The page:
Mikveh after menopause
31 July, 2006
What is the status of menopausal women? How does halachah regulate sex life of a couple when the woman doesn't have her period any more? If the laws of family purity are meant at least partially to allow for periods of separation to keep a relationship fresh and renewed every month, then how is it supposed to happen in my case? I am fully menopausal.
In addition, I miss going to the Mikveh very much. Am I allowed to go to the Mikveh? If yes, when and under what circumstances?
A menopausal woman is halachically considered mesuleket damim (a woman who no longer sees blood). A mesuleket damim does not need to keep any vesatot. If a mesuleket damim experiences uterine bleeding, she is niddah, and is obligated in all the laws of niddah like any other woman.
Different reasons can be given for Torah commandments, and some might be true to the spirit of Torah and halacha. However, the reason for keeping the laws of niddah, as with any other Torah commandment, is that the Torah obligates us to do so. The obligation applies only to women who enter the niddah status, and in practice does control a couple's marital life to some extent. But the reasons given for keeping these laws do not create a requirement to observe them when a woman no longer becomes niddah. Therefore, pregnant women, menopausal women, and women who are not niddah for any other reason for long stretches of time, are not obligated to separate from their husbands at any time, and there are no constraints on their sexual lives. If you find it is taxing on your relationship to be together all the time, we suggest you speak to your husband and come to some arrangement about times that you both agree to refrain from sexual activity. Both of you would have to be in full agreement in order to implement such an arrangement. Keep in mind that it is not a halachic arrangement, but a personal one.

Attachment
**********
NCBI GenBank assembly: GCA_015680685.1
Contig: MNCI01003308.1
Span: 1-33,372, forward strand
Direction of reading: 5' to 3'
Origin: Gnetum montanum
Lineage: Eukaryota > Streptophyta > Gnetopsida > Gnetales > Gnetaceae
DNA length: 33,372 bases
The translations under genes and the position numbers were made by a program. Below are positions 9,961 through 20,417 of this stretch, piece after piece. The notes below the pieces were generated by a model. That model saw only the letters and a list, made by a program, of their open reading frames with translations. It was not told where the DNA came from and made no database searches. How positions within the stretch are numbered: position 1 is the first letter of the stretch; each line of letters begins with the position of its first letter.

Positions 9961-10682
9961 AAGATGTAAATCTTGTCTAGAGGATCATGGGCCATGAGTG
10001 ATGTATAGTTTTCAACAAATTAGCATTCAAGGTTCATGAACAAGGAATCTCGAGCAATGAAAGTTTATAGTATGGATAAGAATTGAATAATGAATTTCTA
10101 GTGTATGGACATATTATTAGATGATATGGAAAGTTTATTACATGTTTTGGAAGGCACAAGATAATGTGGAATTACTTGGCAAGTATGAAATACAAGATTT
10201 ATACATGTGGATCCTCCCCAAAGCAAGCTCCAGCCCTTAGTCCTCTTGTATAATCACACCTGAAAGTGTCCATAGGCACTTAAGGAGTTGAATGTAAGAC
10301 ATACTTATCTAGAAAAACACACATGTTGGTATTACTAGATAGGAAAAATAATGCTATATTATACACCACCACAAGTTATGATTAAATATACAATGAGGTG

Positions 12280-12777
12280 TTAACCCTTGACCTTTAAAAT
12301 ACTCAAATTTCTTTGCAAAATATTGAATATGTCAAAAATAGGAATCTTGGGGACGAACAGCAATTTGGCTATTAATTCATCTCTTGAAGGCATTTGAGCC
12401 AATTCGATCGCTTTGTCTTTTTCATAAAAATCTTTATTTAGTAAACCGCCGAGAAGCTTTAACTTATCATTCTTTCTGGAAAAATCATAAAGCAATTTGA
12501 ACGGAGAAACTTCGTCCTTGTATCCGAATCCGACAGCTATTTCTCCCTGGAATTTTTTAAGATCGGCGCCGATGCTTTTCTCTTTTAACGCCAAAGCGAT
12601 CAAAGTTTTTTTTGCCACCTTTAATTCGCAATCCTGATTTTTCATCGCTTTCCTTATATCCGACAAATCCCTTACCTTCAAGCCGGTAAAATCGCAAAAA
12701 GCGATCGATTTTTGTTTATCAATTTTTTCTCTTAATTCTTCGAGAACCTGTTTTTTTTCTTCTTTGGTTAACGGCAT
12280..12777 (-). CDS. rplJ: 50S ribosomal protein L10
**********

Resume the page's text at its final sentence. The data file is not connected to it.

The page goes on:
You are allowed to go to the mikveh with no prior bedikot or days of waiting. Since you are not obligated to immerse, you are not obligated in any preparations for immersion either. If you feel the preparations enhance your experience, you are permitted to prepare as you normally would. Here again, keep in mind that your immersion is for a spiritual purpose alone, and has no practical halachic implications. Reciting a brachah is not permitted in an optional immersion, and reciting it would be a brachah levatalah (reciting a blessing in vain).
It would be best to explain the situation to the mikveh attendant and consult with a local rabbi.
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